Cyber Feminism: An Amalgam of Revolutions
Radhika Marwaha, The Young Vision Ambassador (Since Sep 2015), University of California Davis, California, USA
As you read my column in this issue, you must be wondering why I have deviated from the usual articles that throw light on the status quo of women in different fields like entrepreneurship, medicine and others. But cyber feminism, which could literally be explained as feminism in the virtual world, is a much deeper concept and has far deeper-founded impacts than we can fathom.
For what was one of the world’s most needed revolutionary movements, feminism grew rapidly in its magnitude and outreach to folks across the globe. As plainly as that can be explained: which country, which community, which household lacked individuals who identified with the cause? In due course, women were successful in receiving voting rights, political and social reservations and began moving closer to a seeming equality. For debatable reasons, the movement began to become a scape goat of jokes and negativity, either due to faulty displays by identifiers or due to the insecurities of the opposite gender. However, revamped as CYBER FEMINISM, the movement is finding its way into every citizen’s device and social media account, whether or not they are aware of it. As you go forward, it is of prime importance that we know that feminism is dynamic. Everyone’s idea of this social movement need not be the same. Moreover, not every woman needs to identify with this cause to the same extent: it is completely normal for a woman to deny participation in the same. Before I went any further digging into this controversial topic, I decided to understand what some empowering women, who I personally know, had to say about it…
Aiman Khan, International Relations Major, American University of Sharjah:
“I believe that the use of the internet as a medium to propagate ideas about equal rights for women is certainly the right way to go about it in an era of digitisation. Moreover, the term “feminism” has earned many critiques, with some believing it to portray men in a bad light, and to be used as an instrument of hate against men. However, this new phenomenon of “cyber feminism” reshapes and presents the positon of women in a rather constructive manner. In the end, cyber feminism has made use of the cyberspace in an effective manner that bears endless fruits to this incredible vision.”
Alma Karen Rosas Rodriguez, History major with a minor in Human Rights (focus in Latin America), University of California, Davis:
“There’s a global digital breach. Western developed societies have more access to the internet compared to developing nations. While yes, cyber feminism allows for a digital platform to spread feminism, there will inherently be a digital gap that will have the voices of women from developing economies being suppressed by the voices of the west. Not all people have access to the internet, computer or read. So yes, cyber feminism is good because it spreads the message of feminism, but of whom? We can applaud the ready knowledge of feminism, but we need to be aware that cyber feminism is rooted with a socioeconomic privilege that not everyone has. So yes, celebrate the information but be aware of the voices being shared and its exclusionary origins. I support cyber feminism but want everyone to know of its availability and invisibility to people.”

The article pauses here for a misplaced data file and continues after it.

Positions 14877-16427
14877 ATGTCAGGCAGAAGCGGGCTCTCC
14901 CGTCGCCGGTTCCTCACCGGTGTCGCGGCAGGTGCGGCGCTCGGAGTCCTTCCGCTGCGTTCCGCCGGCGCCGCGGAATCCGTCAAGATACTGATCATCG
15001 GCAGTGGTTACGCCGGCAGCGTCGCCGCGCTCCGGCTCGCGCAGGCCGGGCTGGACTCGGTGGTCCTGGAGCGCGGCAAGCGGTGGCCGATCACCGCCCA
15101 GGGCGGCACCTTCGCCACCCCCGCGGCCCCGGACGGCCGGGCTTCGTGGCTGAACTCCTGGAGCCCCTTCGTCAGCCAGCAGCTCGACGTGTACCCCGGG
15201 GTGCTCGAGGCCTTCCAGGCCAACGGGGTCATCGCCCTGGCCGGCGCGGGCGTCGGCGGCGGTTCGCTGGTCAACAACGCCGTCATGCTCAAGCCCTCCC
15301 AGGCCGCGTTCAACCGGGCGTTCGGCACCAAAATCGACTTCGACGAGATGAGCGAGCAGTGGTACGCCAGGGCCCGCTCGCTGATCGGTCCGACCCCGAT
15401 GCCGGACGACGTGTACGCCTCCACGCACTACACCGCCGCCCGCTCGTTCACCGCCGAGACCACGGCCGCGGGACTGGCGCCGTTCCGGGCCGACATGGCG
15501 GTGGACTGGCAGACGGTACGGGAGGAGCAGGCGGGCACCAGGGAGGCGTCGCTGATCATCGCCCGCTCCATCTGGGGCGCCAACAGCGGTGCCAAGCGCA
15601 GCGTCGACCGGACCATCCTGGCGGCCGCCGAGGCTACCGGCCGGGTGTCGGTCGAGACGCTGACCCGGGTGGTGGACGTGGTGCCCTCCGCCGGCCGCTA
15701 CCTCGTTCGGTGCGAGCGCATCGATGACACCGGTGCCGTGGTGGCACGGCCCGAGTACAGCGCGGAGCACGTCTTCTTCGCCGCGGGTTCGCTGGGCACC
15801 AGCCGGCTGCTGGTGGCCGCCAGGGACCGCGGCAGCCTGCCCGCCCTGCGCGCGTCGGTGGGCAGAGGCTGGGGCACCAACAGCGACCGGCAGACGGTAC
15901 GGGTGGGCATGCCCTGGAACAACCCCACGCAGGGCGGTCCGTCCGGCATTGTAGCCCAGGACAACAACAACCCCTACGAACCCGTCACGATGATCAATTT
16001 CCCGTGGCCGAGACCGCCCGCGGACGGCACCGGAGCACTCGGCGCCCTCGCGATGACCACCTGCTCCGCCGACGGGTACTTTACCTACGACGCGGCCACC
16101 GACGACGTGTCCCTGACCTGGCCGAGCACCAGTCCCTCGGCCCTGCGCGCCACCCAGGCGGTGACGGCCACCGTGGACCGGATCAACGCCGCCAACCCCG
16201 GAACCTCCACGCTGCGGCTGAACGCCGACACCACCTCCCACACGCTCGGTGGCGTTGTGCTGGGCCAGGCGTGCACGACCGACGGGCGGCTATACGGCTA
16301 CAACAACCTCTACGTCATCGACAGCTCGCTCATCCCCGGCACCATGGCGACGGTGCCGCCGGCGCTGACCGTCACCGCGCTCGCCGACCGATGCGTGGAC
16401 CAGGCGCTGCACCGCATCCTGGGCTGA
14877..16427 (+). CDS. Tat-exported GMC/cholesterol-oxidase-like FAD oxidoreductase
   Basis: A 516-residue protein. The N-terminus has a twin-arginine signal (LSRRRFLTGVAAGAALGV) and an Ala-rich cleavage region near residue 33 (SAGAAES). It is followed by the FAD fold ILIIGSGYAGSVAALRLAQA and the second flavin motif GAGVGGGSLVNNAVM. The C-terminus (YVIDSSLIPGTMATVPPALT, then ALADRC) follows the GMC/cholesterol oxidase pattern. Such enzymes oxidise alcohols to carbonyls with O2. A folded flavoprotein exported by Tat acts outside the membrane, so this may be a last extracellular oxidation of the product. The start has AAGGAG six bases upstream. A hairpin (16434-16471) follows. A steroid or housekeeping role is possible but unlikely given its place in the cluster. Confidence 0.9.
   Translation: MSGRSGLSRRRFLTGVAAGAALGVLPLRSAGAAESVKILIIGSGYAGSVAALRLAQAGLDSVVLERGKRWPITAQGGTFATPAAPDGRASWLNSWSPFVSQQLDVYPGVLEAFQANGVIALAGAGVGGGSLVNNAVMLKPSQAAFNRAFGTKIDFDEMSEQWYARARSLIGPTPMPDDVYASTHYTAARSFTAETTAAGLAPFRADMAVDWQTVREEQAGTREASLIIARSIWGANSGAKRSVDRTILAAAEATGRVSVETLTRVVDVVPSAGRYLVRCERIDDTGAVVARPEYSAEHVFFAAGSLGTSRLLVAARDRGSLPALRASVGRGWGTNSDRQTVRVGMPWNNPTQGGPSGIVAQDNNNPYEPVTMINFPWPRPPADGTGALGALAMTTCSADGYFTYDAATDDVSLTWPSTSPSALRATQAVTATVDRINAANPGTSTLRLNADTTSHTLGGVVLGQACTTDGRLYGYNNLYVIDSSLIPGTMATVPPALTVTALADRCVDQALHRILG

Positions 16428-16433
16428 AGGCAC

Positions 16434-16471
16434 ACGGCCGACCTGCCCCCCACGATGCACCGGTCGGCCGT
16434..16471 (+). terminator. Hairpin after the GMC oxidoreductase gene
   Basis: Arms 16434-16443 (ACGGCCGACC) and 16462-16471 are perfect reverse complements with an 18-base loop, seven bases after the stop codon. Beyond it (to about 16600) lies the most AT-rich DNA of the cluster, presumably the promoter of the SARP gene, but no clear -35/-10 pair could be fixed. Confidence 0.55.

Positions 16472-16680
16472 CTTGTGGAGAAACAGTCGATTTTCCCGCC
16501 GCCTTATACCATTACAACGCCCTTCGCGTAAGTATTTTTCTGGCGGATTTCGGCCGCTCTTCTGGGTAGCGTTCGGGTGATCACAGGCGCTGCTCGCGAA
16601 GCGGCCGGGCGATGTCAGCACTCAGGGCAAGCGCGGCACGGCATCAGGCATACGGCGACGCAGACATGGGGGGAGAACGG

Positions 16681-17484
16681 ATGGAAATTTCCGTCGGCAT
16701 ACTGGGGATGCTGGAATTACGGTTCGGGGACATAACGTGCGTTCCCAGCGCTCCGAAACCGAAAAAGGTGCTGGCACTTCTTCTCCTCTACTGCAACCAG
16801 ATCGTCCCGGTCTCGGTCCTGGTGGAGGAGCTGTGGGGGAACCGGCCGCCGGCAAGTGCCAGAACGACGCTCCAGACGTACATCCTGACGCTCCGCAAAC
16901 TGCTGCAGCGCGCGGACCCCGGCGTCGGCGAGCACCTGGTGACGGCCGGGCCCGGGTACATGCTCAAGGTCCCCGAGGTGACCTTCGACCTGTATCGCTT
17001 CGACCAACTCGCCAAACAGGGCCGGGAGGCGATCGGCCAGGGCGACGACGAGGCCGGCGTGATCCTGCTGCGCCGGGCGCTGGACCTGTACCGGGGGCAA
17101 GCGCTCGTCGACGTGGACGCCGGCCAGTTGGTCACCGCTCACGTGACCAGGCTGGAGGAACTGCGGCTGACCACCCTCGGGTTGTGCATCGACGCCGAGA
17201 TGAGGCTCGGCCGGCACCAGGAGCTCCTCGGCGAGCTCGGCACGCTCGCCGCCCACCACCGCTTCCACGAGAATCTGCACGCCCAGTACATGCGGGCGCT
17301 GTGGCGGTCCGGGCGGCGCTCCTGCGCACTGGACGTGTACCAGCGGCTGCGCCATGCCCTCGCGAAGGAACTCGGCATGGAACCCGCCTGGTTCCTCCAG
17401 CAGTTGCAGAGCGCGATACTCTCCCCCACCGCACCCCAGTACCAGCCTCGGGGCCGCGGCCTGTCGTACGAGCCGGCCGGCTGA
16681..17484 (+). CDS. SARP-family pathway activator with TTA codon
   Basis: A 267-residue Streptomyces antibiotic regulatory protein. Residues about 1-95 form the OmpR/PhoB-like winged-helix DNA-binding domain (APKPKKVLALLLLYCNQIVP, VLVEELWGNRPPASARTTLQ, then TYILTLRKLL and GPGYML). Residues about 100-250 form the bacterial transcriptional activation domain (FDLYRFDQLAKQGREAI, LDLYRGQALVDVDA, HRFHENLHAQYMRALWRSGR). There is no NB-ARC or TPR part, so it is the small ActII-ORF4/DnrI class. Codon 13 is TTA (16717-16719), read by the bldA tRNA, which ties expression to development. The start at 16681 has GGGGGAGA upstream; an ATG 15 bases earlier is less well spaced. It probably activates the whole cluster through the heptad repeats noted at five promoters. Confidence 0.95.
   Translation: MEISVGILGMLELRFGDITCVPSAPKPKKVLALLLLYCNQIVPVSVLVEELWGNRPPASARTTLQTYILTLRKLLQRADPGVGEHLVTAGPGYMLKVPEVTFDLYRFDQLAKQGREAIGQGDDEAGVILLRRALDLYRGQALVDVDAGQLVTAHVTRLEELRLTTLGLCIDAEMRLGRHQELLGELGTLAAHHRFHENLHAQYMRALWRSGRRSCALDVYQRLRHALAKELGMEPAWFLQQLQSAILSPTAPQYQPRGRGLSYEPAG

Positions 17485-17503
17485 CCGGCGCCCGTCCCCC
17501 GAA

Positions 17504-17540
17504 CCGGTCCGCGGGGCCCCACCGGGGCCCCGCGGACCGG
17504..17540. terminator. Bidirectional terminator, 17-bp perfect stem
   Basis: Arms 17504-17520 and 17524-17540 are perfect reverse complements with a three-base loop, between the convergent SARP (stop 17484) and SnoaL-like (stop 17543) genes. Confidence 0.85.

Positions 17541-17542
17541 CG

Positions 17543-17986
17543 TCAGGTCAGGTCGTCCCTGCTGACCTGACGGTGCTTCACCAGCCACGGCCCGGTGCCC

While theoretically we agree that social media platforms, blogs and websites allow an individual to share their thoughts with a much larger group than ever, we must take a pragmatic approach to this generalisation. While for people residing in a city the idea may be obsolete, not everyone has access to the internet or even technology interfaces. Hence, this raises questions on two sides. Who are the people who are able to avail this facility? What is the subset of people they are reaching out to?”
Nirupama Cemballi, Economics major with double minor in Business and Film Studies, University of California, San Diego:
“I believe that cyber feminism is important for people all over the world to be able to connect with each other online. To have access to computers in order to discuss ideas is what allows for people to intercommunicate. Although discussing these ideas is important for initiatives to spread, only a targeted group is able to participate in cyber feminism because of their accessibility to these resources.”
Once we start talking population dynamics, we realise that a huge segment of voices that we would like to listen to (or would like to listen to us), get cut off from the scene. If you get internet for an hour a day, you’re going to save it for way more important things. If you do not have the money to afford a smartphone or any handheld fancy device, you are not a part of the generation that is being swept by a wave of online influences. Women of colour, lower class status or even financial holding are indeed the ones who are often left out. In other words, we are missing out on those essential voices while shaping our contemporary ideals on feminism.
Nevertheless, with numerous NGOs and government initiatives working to alleviate the situation of these sections of the women, we certainly are exposed to a disguised or decorated version of these voices. That being said, this marketing strategy indeed is a first step. Once these women get their voices out and the readers are educated about what they read and see on the internet, we can create a better and stronger cyber culture for women around the world.